The Stereotypical Freaks follows high school outcasts Tom Leonard and Dan Roberts as the navigate the hallways of high school (and teenage life) and seek to assemble a rock n’ roll inclined posse that can blow away the competition during the upcoming Battle of the Bands! Shapiro is the author of four children’s books including the critically acclaimed Hockey Days and its sequel, Hockey Player for Life, and while this is his first venture into the world of graphic novels, he handles the new medium with skill, giving his characters truthful and unique voices that seem appropriate for the characters and their ages. The story itself is comparable to The Breakfast Club, with guitars and drums instead of detention. Like the classic John Hughes film, overcoming diversity and stereotypes are big themes in Shapiro’s script, with his characters coming from varied backgrounds that initially grate against one another, but the discovery of a shared love of music evolves over the story into the bonds of lifelong friendship. The Stereotypical Freaks also tackles the type of tragedies that no one can escape during the approach towards adulthood. (I won’t give away any spoilers, but expect to shed a tear or two during this one.) Shapiro also manages to pepper in enough pop culture references that the characters feel like they belong to the current youth of America without it feeling forced. Another great move by Shapiro is the addition of “recommended listening” at the beginning of each chapter, especially when it includes bands and musical artists like Green Day, The Beatles, Rancid, Bob Dylan, The Who, Led Zeppelin, Bruce Springsteen, Buddy Holly, and more. Shapiro’s choices could literally be assembled into a musical mix entitled “Uber-Cool Rock n’ Roll That You MUST Experience Before You Leave High School.”
Speaking of uber-cool, artist Joe Pekar brings his A-game to The Stereotypical Freaks. Pekar is clearly a master of facial expressions and body language, which make the characters in The Stereotypical Freaks literally come alive before your eyes. Shapiro’s emotional character piece is the perfect place for his artist to spread his wings and soar, and I very much look forward to seeing Pekar take on more projects like this one. If I was left wanting anything with regard to the art, it’s the wish to see a full-color version of the book. (Maybe a special edition, hardcover color version awaits us down the road, if the book sells well enough.)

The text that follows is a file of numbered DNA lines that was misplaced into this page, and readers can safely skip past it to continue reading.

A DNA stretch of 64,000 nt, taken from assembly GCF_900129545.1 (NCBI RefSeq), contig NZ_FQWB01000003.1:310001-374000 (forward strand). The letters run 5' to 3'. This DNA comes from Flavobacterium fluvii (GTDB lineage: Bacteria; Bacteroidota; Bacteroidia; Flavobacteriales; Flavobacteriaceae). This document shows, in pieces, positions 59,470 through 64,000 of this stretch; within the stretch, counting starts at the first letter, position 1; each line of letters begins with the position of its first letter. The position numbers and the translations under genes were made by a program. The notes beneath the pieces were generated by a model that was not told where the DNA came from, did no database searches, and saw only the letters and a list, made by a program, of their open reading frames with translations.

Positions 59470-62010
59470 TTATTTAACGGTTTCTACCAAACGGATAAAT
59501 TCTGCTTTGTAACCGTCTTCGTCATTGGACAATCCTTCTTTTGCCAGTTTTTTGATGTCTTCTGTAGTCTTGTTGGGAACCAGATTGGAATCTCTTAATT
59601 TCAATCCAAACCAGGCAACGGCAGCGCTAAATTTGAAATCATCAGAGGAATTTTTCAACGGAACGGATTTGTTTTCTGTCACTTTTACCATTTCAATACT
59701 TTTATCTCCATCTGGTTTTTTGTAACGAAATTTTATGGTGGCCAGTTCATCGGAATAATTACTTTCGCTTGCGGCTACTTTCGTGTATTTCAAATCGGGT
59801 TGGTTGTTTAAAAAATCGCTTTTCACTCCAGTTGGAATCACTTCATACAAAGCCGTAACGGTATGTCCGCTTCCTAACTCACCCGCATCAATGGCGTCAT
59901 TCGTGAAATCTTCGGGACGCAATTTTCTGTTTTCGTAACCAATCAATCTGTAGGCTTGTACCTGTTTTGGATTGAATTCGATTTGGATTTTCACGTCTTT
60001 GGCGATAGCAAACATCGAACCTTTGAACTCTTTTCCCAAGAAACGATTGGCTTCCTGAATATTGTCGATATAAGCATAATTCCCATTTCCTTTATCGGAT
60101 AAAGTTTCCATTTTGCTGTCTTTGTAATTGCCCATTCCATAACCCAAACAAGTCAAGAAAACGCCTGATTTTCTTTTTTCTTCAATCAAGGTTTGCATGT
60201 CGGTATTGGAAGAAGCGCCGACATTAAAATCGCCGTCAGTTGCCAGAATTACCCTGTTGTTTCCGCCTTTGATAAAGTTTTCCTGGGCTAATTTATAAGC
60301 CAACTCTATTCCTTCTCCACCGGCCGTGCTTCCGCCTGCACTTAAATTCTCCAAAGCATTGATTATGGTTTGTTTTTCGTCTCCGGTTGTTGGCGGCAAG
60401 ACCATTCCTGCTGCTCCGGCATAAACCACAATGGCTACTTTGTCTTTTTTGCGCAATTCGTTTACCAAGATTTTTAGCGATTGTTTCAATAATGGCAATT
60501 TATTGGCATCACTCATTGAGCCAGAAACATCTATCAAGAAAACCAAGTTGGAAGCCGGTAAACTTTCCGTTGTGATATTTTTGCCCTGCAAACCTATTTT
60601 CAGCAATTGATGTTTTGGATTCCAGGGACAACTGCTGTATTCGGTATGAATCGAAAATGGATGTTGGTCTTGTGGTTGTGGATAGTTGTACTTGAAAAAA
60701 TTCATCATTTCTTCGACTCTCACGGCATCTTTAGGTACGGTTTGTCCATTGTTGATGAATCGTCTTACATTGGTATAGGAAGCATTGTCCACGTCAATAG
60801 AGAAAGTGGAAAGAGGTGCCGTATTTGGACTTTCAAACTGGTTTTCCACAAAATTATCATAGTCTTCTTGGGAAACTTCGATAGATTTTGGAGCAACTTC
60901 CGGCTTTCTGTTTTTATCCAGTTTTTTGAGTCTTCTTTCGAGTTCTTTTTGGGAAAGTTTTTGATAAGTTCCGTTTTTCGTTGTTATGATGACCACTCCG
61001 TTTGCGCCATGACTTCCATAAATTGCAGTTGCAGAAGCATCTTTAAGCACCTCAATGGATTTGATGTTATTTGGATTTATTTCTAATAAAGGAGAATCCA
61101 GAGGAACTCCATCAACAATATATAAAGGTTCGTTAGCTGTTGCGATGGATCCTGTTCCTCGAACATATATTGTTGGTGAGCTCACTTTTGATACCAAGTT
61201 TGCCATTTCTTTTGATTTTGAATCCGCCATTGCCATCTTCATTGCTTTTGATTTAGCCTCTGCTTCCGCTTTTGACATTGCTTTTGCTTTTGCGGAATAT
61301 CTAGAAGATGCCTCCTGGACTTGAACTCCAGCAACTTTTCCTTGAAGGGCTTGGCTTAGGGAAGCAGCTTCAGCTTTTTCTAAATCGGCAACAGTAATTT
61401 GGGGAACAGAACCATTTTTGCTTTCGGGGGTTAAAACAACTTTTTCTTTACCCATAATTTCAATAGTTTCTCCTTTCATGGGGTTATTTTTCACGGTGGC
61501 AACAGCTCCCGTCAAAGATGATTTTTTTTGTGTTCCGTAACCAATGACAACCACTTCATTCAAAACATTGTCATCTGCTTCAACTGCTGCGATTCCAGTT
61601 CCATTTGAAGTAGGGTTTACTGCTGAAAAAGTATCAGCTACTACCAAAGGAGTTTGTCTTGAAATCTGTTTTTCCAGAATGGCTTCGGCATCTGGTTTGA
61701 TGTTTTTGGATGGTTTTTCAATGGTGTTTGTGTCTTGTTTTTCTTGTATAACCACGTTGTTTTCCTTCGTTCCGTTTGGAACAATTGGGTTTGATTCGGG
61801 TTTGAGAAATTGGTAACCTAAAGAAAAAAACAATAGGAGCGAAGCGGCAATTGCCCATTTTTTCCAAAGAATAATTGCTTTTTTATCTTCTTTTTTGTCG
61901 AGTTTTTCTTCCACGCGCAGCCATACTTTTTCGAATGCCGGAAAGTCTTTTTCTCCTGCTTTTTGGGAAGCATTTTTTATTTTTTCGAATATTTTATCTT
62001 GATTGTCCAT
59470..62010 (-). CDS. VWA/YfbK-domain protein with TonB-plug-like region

In all honesty, the only real complaint I have about the book comes from a very personal point of view. Being a former Pittsburgh resident, it’s not every day that the Steel City is the setting for an excellent graphic novel like this one, and while Shapiro manages to throw in several references to the 'Burgh in the dialogue, I did find myself wishing there were some iconic cityscapes or 'Burgh-specific locales in Pekar’s beautiful art. In all honesty, it’s not something most readers will notice and doesn’t affect the charm or drama of the book in any way for the general audience.
Be sure to check out the free preview of The Stereotypical Freaks at Graphic Novel Reporter and stop by the personal websites of author Howard Shapiro and illustrator Joe Pekar. The Stereotypical Freaks is also available for purchase on Amazon.com (and don’t miss the trailer for the book posted below).
That’s all for now, comic book sniffers. Be sure to get your hands on a copy of The Stereotypical Freaks and don’t miss the The Stereotypical Freaks giveaway that Fanboy Comics is holding, courtesy of author Howard Shapiro!
Till the end of the world,
-Bryant the Comic Book Slayer